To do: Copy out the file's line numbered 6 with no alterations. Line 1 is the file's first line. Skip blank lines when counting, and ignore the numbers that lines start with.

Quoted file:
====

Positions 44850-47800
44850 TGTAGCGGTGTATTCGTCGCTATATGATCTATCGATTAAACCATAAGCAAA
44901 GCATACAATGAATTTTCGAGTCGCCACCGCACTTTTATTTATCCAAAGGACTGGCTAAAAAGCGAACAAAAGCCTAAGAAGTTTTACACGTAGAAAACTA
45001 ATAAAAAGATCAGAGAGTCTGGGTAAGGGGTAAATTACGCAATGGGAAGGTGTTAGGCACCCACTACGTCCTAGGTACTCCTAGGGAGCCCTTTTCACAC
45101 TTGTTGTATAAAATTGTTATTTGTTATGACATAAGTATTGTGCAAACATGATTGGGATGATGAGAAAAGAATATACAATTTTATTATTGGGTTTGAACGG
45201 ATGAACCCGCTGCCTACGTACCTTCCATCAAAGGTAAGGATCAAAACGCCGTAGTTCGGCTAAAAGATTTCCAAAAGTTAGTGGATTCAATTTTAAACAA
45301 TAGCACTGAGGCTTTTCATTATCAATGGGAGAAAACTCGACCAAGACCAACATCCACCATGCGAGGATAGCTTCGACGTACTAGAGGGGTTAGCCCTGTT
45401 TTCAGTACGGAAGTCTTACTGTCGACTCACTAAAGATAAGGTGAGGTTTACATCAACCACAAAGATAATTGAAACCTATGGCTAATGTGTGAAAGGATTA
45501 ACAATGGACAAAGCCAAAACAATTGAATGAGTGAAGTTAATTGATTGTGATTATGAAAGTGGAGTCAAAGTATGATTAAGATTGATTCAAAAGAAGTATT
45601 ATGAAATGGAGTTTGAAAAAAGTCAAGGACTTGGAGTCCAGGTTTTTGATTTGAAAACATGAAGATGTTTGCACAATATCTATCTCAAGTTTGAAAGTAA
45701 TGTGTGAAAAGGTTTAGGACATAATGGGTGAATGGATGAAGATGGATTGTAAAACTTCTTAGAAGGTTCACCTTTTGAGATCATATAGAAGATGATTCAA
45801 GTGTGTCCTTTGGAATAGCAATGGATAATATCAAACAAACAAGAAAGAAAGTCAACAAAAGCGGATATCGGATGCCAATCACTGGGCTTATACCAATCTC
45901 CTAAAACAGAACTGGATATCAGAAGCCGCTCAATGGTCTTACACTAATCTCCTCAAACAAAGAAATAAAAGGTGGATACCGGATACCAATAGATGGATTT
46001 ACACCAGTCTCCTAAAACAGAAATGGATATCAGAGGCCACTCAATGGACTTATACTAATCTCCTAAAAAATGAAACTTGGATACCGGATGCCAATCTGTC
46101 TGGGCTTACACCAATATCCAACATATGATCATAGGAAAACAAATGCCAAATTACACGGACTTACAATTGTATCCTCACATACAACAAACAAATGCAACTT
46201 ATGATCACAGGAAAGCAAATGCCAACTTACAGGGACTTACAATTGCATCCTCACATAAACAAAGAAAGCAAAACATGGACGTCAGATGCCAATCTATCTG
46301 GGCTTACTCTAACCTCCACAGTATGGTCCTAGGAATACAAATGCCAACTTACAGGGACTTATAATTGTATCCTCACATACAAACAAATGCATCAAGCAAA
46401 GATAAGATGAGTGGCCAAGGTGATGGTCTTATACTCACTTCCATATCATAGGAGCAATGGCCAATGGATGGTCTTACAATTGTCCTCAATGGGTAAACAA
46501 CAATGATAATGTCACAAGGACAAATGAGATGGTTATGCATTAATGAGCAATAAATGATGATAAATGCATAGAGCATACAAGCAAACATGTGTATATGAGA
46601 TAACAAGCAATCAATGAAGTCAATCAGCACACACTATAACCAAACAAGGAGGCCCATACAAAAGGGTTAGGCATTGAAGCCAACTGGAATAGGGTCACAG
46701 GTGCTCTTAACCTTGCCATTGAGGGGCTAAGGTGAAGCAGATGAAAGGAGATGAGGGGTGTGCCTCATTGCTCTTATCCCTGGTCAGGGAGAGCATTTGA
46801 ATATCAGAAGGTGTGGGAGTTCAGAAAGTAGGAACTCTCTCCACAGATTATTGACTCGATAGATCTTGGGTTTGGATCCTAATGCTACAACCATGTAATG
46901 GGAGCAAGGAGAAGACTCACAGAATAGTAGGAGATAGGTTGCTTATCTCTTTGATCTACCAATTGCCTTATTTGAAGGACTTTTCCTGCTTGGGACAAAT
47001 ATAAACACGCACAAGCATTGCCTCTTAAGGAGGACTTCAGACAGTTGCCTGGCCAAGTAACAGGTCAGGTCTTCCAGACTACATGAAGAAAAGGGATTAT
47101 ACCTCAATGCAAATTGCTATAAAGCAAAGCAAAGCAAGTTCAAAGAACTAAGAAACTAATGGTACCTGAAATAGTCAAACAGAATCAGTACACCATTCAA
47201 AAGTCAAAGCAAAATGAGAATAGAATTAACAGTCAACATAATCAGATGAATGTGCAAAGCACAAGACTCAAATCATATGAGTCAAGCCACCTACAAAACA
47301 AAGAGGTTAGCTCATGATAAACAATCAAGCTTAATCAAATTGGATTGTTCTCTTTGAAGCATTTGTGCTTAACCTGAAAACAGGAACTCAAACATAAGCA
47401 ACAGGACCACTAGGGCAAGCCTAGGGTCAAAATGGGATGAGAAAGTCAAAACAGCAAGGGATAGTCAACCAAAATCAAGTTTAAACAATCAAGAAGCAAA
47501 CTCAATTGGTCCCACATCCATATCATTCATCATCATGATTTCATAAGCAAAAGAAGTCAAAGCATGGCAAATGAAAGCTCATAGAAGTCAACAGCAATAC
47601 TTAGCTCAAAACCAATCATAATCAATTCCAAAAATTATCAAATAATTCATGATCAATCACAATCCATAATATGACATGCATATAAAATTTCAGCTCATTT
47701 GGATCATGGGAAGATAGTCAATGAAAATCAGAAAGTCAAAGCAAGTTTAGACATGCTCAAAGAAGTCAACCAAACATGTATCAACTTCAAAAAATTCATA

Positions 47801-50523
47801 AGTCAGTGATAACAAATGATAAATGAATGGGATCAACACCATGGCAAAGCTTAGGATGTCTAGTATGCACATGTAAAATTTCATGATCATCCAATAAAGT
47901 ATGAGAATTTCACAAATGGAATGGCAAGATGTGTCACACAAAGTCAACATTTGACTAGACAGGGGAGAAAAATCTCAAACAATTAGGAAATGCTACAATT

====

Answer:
45201 ATGAACCCGCTGCCTACGTACCTTCCATCAAAGGTAAGGATCAAAACGCCGTAGTTCGGCTAAAAGATTTCCAAAAGTTAGTGGATTCAATTTTAAACAA